George sat in a cab in the circular drive of his parents’ house, wondering why he accepted their dinner invitation. This isn’t going to go well, he thought, it can’t. He didn’t want to get out of the cab. It was the nicest he’d ever been in, a sleek black sedan with tinted windows and neat white lettering on the side that read “Junior’s Rolling Oasis.” No phone number, no logo, no rates, no backlit roof lantern advertising pizza or a tax service or some new casino. Because it wasn’t a Bentley or a Rolls, it would probably embarrass his parents. What would the neighbors think, seeing a Ford in the drive?
Running his finger along the smooth leather, he told himself he didn’t need to justify his life to them. They wouldn’t listen anyway, much less understand. He had always done what they wanted: good grades, the right girlfriends, law school, corporate practice. He always played the obedient son, and had always been miserable. Until six months ago, his life had felt like a nasty infection. No, more like cancer, a bulbous, alien growth that made everything he did feel unhealthy and awkward. Nothing he did seemed to make them, or him, happy.
His mother’s voice on the phone surprised him. Uncle Pendergast, her younger brother, had died, and there was a will to be read. He’d seen it in the papers, of course, but hadn’t called or sent a card. He hadn’t spoken with his parents since he was fired from Freund Eggleston Amanu Rose. They never called to console him, which was telling. They probably heard the news shortly after security escorted him out of the building. Assuming they didn’t know before it happened. After all, his father had arranged the job during his weekly tee time with Eggleston himself. His father was fond of saying “business before pleasure” as his chauffeur loaded his clubs in the trunk. Really, Dad? Is that why grandpa died at his desk after amassing the fortune you’ve been spending ever since? George laughed, a short, dry sound like a cough. He glanced up at the rearview mirror, embarrassed.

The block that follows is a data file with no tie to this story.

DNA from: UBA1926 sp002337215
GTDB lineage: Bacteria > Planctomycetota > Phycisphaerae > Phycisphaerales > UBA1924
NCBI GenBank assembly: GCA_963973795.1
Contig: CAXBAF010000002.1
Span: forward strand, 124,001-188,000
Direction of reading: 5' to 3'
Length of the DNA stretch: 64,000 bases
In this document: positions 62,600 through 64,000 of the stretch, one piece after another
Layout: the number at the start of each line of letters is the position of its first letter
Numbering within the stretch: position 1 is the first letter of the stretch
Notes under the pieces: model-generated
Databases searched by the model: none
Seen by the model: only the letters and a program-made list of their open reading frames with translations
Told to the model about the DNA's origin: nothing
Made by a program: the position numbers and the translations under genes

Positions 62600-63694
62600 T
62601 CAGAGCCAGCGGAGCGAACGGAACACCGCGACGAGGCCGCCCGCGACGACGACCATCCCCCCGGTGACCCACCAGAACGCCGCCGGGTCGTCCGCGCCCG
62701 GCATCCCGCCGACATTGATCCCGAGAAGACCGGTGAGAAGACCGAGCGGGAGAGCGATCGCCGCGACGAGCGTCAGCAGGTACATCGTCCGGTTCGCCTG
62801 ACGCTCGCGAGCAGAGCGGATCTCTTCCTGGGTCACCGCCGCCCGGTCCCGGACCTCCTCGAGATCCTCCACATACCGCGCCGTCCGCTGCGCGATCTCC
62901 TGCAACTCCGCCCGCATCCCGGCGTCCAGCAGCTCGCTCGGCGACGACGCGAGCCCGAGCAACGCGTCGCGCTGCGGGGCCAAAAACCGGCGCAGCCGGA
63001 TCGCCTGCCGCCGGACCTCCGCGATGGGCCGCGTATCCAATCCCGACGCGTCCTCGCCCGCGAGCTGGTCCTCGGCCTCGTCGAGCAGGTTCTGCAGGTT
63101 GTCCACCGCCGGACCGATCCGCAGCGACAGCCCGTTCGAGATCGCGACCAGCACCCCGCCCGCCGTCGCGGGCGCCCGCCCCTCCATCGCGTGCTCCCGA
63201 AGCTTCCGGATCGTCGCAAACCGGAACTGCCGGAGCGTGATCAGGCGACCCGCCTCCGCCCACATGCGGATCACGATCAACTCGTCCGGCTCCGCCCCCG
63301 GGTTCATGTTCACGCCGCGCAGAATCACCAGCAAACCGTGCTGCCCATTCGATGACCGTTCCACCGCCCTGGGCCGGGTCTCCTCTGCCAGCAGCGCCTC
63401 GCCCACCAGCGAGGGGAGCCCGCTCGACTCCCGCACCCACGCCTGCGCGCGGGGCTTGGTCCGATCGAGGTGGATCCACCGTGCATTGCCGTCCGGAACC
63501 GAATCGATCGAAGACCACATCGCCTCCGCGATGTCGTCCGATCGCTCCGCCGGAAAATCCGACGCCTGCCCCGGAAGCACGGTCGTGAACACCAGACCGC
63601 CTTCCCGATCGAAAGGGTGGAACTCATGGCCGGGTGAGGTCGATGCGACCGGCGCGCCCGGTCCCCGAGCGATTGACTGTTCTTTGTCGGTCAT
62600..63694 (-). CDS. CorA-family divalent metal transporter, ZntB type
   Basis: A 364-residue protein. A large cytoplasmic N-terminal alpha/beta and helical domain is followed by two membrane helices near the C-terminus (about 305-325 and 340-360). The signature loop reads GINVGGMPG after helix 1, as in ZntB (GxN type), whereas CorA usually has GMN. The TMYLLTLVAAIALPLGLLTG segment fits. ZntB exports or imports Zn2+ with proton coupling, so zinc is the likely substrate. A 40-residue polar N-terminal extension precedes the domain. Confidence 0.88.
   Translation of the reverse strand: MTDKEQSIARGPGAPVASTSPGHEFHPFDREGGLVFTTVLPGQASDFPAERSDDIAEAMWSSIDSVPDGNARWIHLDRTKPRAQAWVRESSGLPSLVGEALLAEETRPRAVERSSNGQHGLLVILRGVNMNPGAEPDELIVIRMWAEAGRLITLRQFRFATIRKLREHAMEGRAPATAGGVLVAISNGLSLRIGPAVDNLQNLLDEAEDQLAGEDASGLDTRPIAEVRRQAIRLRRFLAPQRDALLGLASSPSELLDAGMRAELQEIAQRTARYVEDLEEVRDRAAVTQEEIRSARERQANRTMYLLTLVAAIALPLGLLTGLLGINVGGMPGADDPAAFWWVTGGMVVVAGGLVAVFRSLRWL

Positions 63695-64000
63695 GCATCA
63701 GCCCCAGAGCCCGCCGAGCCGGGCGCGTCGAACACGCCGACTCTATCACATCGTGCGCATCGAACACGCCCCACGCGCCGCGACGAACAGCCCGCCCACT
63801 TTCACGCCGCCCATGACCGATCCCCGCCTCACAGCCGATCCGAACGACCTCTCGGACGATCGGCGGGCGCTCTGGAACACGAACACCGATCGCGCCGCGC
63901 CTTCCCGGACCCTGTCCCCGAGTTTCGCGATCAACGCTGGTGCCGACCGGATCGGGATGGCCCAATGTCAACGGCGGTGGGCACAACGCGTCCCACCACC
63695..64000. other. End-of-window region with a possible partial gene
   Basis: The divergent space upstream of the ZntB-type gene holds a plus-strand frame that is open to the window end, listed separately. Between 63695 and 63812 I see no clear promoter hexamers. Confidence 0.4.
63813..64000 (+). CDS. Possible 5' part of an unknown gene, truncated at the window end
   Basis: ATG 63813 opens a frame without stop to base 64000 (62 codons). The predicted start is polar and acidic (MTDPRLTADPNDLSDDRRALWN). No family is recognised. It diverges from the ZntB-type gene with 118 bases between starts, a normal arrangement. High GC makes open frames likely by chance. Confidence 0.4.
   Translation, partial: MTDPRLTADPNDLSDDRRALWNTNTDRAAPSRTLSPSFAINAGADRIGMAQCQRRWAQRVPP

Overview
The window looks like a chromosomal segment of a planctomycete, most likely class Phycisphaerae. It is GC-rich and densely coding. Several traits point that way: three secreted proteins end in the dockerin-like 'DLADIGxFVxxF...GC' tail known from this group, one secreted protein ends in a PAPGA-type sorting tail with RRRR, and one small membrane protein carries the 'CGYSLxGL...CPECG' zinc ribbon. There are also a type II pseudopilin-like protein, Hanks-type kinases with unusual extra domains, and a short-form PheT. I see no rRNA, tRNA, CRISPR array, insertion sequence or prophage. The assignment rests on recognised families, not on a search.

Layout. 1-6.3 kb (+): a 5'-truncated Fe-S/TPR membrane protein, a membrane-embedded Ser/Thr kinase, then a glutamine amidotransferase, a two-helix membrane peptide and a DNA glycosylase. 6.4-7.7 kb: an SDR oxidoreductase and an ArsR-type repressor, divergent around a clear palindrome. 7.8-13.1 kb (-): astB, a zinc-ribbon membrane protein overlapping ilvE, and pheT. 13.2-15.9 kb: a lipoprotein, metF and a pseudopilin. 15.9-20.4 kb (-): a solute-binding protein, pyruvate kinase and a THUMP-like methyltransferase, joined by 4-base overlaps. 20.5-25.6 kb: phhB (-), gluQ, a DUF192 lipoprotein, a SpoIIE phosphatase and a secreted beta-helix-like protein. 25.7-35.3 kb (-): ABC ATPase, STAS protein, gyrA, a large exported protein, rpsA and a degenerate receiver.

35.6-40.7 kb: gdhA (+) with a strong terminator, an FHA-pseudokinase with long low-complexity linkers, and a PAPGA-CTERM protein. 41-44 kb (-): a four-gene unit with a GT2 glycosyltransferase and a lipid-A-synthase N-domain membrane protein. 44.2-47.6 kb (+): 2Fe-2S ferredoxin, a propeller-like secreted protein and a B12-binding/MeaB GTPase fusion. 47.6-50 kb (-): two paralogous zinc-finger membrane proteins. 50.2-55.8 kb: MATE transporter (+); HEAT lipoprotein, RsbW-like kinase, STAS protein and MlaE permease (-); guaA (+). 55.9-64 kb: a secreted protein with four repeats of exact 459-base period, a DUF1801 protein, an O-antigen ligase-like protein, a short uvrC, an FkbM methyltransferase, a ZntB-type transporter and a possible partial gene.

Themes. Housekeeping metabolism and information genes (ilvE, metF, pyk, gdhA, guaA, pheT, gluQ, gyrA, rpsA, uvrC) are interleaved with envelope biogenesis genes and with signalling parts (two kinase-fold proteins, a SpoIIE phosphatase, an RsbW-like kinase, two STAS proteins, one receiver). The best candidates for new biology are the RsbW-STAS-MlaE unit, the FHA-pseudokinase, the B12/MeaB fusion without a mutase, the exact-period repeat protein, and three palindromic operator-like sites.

He didn’t expect it to be painless, but he hoped it would at least be brief. Maybe they meant well. And, he admitted to himself, it was possible they were concerned, that they wanted to be sure he was okay. But he knew they hadn’t called in six months because he’d embarrassed them. Disappointed them, as they would put it. And would again, he was sure, within five minutes of his going inside. Uncle Pendergast’s will was just an excuse, they’d find something to criticize. If it wasn’t the lost job it would be his new job—he could only imagine how that would go over—or his lack of a wife, or some other social milestone he had failed to achieve.
Okay, he told himself, calm down. Maybe it would be different this time.
His fingertips lingered on the glowing black lacquer after he shut the door. The gloomy limestone façade reminded him why he didn’t want to see them. They didn’t understand him, or couldn’t, unable to focus on his needs through the clouded lens of luncheons at the club and ever-fresh cocktails. He wasn’t going to let them steamroll him this time, though. He would stand up to his father’s bombast and his mother’s gin-soaked trilling. His life was his now, he was doing something he enjoyed, and he didn’t care what they thought. So what if they didn’t approve?
George walked quickly across the drive and up the wide steps. Through the beveled glass of the front door, he saw two figures silhouetted by the hall lantern. As he raised his hand to knock, he heard his mother’s muffled voice:
“George, why is Junior driving a cab?”
Junior’s Rolling Oasis was first published Fall 2013 in
Kansas City Voices #11